In all cases, the FDA recommends that submissions include a REMS history that outlines all changes made to the REMS since its original approval.

On July 9, 2019, the U.S. Food and Drug Administration (FDA) released a final guidance on changes to approved Risk Evaluation and Mitigation Strategies (REMS). For certain drugs, the FDA may require a REMS as an additional risk management plan to ensure that the benefits of the drug outweigh the risks. The final guidance describes the three different types of changes to an approved REMS, how application holders should submit changes to REMS, and how the FDA will process submissions from application holders for changes to REMS.

Categories of REMS Changes

The FDA categorizes changes to REMS as (1) REMS revisions, (2) minor REMS modifications or (3) major REMS modifications, depending on the extent to which the proposed changes affect the information in the REMS concerning the serious risk or safe use of the drug or the actions that stakeholders must take to comply with the REMS.

  1. REMS revisions are editorial in nature and can include updates to the application holder’s contact information or correction of grammatical, formatting and/or typographical errors.
  2. Minor REMS modifications consist of changes that have a “limited” effect on the REMS or the actions that stakeholders must take to comply with the REMS. Examples of minor REMS modifications include the addition of an approved new strength or dosage regimen of the drug or the addition of a professional society to the list of required recipients of a Dear Health Care Provider Letter.
  3. Major REMS modifications are defined as changes that have a “substantial” effect on the REMS information or stakeholders. Examples of major REMS modifications include the addition of new information about the serious risks associated with the drug or the removal, addition or substantial modification an element of the REMS.

Submission Procedures

Procedures for submitting proposed REMS changes differ based upon their category.

  1. REMS revisions should be submitted to the FDA as a “REMS Revision” submission similar to drug correspondence at the time the revisions are implemented. In addition to the submission, REMS revisions should also be documented in the next annual report.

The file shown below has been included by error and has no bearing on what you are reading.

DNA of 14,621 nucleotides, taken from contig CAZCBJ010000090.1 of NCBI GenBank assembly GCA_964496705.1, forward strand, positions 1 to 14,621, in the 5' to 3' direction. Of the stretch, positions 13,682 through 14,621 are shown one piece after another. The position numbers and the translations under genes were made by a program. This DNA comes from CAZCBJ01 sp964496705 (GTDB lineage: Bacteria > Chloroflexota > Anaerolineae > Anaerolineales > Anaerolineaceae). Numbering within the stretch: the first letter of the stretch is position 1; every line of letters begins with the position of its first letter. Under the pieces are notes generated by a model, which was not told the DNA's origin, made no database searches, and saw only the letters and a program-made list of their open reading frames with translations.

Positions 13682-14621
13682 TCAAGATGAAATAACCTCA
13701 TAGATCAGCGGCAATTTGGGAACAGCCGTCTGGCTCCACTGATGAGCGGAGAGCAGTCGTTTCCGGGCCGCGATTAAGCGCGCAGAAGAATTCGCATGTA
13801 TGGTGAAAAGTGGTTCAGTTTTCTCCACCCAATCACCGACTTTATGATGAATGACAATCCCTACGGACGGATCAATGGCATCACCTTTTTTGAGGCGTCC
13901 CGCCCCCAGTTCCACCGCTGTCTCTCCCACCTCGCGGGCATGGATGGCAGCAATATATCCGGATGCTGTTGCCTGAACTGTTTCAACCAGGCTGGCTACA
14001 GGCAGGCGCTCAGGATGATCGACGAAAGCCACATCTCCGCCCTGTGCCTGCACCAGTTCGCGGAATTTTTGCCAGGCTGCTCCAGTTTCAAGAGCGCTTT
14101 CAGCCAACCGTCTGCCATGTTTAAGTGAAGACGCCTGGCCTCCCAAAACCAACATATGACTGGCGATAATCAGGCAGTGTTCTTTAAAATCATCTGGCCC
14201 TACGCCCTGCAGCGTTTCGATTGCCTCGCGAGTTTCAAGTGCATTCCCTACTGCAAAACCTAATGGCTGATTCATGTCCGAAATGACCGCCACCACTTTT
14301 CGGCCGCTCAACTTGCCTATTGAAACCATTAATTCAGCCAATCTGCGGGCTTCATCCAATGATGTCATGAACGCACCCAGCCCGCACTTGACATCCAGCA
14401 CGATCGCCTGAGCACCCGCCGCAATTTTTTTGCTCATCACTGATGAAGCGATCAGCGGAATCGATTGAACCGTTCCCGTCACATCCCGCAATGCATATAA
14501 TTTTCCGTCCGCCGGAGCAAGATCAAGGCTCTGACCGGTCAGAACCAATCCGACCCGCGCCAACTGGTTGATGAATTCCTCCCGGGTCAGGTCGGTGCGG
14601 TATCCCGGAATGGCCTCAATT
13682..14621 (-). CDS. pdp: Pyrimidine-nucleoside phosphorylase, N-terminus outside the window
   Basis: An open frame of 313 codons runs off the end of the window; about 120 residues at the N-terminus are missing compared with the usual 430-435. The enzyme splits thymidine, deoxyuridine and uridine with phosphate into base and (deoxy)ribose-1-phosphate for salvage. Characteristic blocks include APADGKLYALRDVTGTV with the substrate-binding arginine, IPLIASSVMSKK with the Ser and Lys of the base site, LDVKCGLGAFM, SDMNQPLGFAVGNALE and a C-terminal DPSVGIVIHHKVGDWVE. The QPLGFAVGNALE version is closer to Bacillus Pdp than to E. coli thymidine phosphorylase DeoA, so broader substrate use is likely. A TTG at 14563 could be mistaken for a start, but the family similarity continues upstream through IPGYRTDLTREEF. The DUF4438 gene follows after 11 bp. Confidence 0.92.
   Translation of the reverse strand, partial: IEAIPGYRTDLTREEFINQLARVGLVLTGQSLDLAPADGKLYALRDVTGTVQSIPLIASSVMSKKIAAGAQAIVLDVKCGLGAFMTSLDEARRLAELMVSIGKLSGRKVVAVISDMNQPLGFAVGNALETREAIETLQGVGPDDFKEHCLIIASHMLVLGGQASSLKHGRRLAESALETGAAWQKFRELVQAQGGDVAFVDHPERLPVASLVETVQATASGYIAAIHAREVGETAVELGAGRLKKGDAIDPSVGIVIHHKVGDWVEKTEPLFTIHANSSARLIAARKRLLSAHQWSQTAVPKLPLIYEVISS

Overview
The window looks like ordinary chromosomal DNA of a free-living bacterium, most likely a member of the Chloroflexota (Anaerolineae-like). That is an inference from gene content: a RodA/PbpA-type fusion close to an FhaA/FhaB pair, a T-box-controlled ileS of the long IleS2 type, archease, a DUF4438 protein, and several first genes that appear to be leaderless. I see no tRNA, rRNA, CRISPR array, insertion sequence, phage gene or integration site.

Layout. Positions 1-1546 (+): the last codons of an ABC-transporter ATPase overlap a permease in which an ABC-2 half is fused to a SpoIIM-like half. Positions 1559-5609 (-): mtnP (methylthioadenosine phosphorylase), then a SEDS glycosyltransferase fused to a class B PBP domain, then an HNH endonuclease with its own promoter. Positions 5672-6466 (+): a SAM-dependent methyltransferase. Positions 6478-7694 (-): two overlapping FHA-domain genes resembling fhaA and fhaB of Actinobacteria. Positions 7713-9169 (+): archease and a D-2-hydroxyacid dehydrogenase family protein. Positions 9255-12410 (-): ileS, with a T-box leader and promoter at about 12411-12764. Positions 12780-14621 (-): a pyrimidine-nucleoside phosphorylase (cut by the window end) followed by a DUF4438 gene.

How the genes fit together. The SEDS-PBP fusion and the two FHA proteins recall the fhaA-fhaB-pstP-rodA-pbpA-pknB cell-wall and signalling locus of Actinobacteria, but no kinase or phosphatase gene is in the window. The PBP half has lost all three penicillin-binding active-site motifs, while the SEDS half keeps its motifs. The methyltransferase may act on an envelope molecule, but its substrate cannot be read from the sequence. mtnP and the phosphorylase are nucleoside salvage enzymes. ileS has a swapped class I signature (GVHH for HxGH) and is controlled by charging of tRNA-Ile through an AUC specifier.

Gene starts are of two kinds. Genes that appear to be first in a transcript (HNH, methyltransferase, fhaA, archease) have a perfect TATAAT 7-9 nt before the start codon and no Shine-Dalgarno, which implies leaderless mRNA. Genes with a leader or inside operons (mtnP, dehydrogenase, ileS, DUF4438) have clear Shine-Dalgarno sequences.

2. Proposed minor REMS modifications should be submitted as a changes-being-effected in 30 days (CBE-30) supplement, and may be implemented 30 days following receipt by the FDA.
  3. Proposed major REMS modifications should be submitted as a prior approval supplement (PAS), and must be approved before they are implemented.

In all cases, the FDA recommends that submissions include a REMS history that outlines all changes made to the REMS since its original approval. All proposed REMS modifications (minor or major) initiated by the application holder must also be accompanied by an adequate rationale. However, if the proposed REMS modifications are identical to or consistent with an FDA required modification to the REMS, adequate rationale is not required. If the proposed REMS modification includes changes that differ from those described by FDA, an adequate rationale is still required. If the proposed REMS modifications are due to approved safety labeling changes or to safety labeling changes ordered by FDA, the adequate rationale can be a statement that the changes are submitted due to the approved or ordered safety labeling changes.

FDA Processing for REMS Changes

REMS revisions do not require FDA action, because they are not submitted as supplemental applications. Therefore, REMS revisions can be implemented as soon as the FDA receives the submission.

For minor REMS modifications, the FDA will review and act on proposed changes within 60 days of receipt. Although the application holder can implement proposed changes 30 days after receipt, minor REMS modifications are not considered final until they are approved by the FDA.

The FDA will review and act on proposed major REMS modifications within 180 days of receipt. Proposed major REMS modifications must not be implemented before FDA approval.

Although the FDA will accept a single submission that contains more than one category of proposed REMS changes, the agency will only take one action per supplement. Therefore, a submission with multiple REMS changes will be acted upon within the timeframe of the category with the longest window for review.